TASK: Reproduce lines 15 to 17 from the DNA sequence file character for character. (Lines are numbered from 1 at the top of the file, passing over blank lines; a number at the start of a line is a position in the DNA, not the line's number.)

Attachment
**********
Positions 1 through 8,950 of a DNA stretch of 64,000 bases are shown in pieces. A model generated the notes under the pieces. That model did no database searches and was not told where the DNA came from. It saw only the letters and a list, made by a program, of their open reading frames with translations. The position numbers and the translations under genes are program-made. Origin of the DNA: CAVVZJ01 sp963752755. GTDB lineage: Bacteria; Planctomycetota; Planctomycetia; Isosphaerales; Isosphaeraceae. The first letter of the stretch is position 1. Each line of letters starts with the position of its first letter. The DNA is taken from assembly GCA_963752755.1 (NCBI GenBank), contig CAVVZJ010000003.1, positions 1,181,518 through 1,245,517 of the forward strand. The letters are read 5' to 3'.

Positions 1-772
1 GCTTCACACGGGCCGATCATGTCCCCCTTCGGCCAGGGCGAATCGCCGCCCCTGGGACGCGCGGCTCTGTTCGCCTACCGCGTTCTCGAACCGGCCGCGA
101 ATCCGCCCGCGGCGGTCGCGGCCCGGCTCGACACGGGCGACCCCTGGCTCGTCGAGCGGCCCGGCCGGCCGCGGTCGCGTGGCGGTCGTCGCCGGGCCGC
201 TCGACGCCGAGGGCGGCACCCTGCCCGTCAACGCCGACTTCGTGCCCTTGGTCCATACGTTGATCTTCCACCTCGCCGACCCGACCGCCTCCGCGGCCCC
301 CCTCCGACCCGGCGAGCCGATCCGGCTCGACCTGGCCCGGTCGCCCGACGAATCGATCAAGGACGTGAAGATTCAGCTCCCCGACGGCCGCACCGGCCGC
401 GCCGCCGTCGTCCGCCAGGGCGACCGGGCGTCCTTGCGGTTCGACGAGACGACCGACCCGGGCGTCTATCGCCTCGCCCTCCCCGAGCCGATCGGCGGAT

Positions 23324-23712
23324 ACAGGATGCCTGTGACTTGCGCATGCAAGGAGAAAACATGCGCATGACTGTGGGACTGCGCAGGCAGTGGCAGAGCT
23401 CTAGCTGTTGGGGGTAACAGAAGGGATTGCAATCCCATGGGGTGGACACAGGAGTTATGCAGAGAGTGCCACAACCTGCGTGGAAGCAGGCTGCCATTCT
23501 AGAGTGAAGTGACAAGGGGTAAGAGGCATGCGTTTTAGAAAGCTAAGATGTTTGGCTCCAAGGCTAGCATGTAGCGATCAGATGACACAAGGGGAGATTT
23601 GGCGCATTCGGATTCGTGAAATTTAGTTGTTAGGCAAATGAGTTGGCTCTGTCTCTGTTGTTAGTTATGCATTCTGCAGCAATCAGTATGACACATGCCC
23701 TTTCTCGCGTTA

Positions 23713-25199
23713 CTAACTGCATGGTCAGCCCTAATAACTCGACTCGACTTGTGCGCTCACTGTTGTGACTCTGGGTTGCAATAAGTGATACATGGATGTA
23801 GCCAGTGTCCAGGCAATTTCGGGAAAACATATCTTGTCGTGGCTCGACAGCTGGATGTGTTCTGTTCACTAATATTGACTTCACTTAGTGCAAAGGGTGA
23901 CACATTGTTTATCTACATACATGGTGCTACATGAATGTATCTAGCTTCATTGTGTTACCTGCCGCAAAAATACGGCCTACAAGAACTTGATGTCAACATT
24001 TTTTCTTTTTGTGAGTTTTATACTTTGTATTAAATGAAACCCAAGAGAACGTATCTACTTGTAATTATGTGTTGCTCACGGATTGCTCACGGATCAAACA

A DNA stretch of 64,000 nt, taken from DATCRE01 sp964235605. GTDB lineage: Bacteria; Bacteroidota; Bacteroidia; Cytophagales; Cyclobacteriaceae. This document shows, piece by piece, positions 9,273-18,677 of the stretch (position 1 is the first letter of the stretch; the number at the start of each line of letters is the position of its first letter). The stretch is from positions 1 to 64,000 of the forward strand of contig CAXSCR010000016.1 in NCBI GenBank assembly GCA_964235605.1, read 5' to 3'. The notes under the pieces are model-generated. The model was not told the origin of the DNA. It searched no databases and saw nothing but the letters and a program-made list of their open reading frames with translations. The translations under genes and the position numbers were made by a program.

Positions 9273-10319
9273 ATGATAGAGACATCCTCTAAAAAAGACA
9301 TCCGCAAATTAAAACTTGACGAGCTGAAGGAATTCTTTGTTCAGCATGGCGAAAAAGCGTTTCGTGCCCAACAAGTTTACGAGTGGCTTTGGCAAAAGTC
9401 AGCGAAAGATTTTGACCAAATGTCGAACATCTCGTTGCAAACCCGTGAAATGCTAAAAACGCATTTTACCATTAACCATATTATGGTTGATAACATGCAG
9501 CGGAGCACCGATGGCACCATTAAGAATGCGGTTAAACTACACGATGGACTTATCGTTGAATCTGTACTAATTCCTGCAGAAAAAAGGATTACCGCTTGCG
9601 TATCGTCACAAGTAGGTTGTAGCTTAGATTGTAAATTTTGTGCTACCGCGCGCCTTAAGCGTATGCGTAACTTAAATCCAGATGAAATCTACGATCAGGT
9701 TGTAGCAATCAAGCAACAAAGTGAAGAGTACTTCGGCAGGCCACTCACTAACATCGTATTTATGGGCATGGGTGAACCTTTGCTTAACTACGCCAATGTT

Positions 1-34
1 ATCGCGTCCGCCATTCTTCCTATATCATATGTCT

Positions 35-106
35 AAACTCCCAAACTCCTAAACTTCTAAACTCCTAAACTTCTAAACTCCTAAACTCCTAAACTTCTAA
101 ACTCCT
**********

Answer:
23713 CTAACTGCATGGTCAGCCCTAATAACTCGACTCGACTTGTGCGCTCACTGTTGTGACTCTGGGTTGCAATAAGTGATACATGGATGTA
23801 GCCAGTGTCCAGGCAATTTCGGGAAAACATATCTTGTCGTGGCTCGACAGCTGGATGTGTTCTGTTCACTAATATTGACTTCACTTAGTGCAAAGGGTGA
23901 CACATTGTTTATCTACATACATGGTGCTACATGAATGTATCTAGCTTCATTGTGTTACCTGCCGCAAAAATACGGCCTACAAGAACTTGATGTCAACATT